“There is definitely a spiritual pull here at this property,” says Hawaii's Mauna Lani Resort director of catering/conference services Kalson Pang. Built along the Big Island's coast on what was once a prized retreat area for King Kamehameha, according to Pang, the Mauna Lani draws corporate guests seeking unique outdoor meeting experiences.

One of several event areas, the resort's Kekaha Lawn is the location for “Aloha Spirit Games” — team-building activities including blow-up dolphin rides and coconut tosses. At the resort's Fifth Hole facility — actually the site of hole number five on the property's golf course — groups may participate in golf cart decorating contests or enjoy excellent stargazing with telescopes, according to Pang.

A very different breed of island, San Francisco's man-made Treasure Island served as a naval station during World War II, but eventually found itself returned to public use by the Department of Defense, according to event coordinator Lori Mazzola of the city's Treasure Island Project.

Today, the island features a range of event spaces, from an intimate chapel to massive airplane hangars, and has hosted the likes of Lincoln Mercury, PricewaterhouseCoopers and Oracle, Mazzola says. She adds that Treasure Island never ceases to impress event guests. “People who have lived in San Francisco all their lives have never been here,” she explains. “You really get a whole different perspective on the city, and a whole different atmosphere here than you'd get anywhere else.”


Downtown Los Angeles' historic Hotel Figueroa is not only a popular spot for film-industry events, it's also a fine example of the area's ongoing renaissance, according to manager Uno Thimansson. “It is gratifying for us to see Hollywood discover — or rediscover — downtown,” he says.

While wrap parties and awards-show festivities are among typical events at the venue, the Hotel Figueroa welcomes many groups to experience its facilities, which include the Moroccan-themed Room Tangier and Club Fes, as well as an elegant music room, veranda bar and palm-lined swimming pool. For events surrounding the property's rooftop pool, Thimansson says he “encourages a Latin atmosphere. I normally recommend hiring a salsa band, because there's an early-California/Latin feel there.”

Up the coast from Los Angeles, Portland, Ore., offers Urban WineWorks, a combination winery and wine shop that features a two-part event space along with bottles and bottles of local wines.

With room for a mere 150 guests, the space, located in the city's hip Pearl District, is an ideal setting for intimate gatherings, according to general manager Karen Sanderson. She adds, however, “The more people in here, the more fun the atmosphere is.” Groups can occupy the 500-square-foot back room or reserve the entire 3,000-square-foot venue, and events might include wine tastings and personalized wine blendings. Sanderson says, “The guests all love the parties. But the most exciting for us are ones where the guests have live music, because the acoustics are so excellent in this space.”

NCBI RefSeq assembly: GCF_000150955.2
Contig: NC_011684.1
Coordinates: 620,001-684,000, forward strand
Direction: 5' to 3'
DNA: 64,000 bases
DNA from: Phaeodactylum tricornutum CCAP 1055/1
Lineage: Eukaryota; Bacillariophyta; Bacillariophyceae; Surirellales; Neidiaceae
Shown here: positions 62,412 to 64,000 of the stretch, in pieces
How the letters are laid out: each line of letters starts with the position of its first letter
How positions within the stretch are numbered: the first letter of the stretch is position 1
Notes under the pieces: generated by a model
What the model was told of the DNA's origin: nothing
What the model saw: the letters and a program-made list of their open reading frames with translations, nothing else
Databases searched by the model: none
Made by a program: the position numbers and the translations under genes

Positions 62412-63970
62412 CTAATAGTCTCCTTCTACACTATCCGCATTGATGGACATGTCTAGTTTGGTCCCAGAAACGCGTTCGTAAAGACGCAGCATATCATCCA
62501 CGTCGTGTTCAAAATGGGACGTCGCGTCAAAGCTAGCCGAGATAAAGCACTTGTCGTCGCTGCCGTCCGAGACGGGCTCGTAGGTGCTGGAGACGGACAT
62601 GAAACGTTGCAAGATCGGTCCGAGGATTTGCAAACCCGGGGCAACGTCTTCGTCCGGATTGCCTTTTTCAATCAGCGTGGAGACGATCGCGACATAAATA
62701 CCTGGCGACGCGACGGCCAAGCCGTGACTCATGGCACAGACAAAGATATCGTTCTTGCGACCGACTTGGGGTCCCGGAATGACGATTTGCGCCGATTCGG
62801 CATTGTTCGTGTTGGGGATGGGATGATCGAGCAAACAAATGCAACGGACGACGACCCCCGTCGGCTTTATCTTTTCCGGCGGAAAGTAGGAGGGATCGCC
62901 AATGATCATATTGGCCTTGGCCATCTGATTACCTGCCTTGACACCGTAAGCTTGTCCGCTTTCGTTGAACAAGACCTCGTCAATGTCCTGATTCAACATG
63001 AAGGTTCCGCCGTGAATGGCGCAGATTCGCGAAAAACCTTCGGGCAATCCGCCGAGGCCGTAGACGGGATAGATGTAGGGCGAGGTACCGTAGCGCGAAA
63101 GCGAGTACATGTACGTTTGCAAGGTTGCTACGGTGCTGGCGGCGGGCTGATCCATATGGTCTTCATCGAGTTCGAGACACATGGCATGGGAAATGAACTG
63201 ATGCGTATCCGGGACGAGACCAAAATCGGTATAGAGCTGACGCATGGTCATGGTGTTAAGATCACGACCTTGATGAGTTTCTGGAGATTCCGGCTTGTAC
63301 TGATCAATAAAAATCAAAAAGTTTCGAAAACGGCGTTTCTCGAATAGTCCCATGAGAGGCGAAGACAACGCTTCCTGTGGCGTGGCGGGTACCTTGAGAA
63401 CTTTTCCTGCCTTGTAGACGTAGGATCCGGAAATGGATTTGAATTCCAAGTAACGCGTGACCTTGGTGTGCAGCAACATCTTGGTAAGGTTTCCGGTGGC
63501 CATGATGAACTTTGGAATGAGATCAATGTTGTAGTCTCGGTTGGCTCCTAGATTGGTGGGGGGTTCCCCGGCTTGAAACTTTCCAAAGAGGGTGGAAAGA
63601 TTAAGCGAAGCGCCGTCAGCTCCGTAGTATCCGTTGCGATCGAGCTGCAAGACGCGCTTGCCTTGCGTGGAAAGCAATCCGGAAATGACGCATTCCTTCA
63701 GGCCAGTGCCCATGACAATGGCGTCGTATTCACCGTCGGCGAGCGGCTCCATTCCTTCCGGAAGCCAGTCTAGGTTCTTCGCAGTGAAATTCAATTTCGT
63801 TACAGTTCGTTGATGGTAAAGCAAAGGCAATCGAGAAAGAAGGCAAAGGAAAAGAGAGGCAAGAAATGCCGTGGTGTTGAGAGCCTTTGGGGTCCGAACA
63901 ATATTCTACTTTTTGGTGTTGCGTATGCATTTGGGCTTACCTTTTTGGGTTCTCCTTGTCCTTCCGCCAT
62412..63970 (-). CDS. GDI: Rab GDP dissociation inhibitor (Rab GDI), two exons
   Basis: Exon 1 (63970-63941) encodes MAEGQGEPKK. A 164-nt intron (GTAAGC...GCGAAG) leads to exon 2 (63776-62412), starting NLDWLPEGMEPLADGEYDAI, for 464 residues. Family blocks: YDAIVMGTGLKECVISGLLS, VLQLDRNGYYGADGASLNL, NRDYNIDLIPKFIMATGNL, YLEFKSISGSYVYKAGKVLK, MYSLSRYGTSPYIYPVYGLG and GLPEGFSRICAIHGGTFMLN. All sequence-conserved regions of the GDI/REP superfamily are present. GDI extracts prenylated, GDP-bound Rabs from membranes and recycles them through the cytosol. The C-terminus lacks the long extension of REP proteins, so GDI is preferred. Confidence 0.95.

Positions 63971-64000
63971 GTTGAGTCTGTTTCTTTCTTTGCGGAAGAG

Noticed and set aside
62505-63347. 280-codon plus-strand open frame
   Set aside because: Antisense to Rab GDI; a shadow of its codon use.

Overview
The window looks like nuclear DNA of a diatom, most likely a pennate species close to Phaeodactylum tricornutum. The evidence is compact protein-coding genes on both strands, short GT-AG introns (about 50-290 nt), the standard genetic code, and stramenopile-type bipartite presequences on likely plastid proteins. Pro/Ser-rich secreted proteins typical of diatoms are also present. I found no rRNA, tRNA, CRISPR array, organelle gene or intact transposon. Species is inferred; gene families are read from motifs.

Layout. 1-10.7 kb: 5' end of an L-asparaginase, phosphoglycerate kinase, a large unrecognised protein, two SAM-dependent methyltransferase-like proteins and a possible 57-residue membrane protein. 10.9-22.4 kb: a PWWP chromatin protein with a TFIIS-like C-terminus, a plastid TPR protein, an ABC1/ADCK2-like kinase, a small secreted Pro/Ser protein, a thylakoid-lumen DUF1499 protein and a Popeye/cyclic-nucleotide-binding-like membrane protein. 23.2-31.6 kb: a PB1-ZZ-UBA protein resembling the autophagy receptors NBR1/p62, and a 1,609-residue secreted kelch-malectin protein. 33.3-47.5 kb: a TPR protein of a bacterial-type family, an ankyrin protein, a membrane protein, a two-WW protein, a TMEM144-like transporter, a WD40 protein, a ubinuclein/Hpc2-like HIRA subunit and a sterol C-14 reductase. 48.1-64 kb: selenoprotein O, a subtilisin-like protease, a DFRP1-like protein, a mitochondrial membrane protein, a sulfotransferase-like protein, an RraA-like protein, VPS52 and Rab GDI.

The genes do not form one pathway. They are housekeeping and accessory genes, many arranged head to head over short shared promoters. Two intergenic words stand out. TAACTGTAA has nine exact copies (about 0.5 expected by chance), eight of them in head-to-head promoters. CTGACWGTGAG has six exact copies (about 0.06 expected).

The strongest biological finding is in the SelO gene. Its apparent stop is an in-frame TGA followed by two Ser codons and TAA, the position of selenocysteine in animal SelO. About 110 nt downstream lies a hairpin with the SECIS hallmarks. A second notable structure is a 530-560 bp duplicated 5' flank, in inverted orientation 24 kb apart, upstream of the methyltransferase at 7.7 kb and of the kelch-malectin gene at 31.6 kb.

Sharon Foster, CMP, President, From Boardrooms to Ballrooms:

  • Roxy Theater, Atlanta
  • Rendezvous, Atlanta
  • Cowboys, Kennesaw, Ga.

Lisa Hutchison, Event Coordinator, BMC Software:

  • Philadelphia Museum of Art, Philadelphia
  • Jack's Velvet Lounge (inside Warner Bros. Stage 16 Restaurant at the Venetian), Las Vegas
  • The Beach Club at the Ritz-Carlton Rose Hall, Jamaica

Tina A. Hamlin, Vice President of Meetings, Independent Petroleum Association of America:

  • Alexandra's at the top of the Westin St. Francis, San Francisco
  • Audubon Aquarium of the Americas, New Orleans
  • McNay Art Museum, San Antonio

RESOURCES: Audubon Aquarium of the Americas, 504/212-5452; Baltimore Museum of Industry, 410/727-4808; Hotel Figueroa, 213/627-8971; Hotel Inter-Continental, 312/944-4100; Mandalay Bay Resort and Casino, 702/632-7900; Mauna Lani Resort, 808/885-6677; Smithsonian Institution, 202/357-1650; The Underground House (Activity Planners), 702/362-8002; Treasure Island, 415/274-0660; Urban WineWorks, 503/226-9797

For archived articles on sites and venues click on the following links:

Click on the links below for articles on sites and venues from sister publication Corporate Meetings and Incentives Magazine: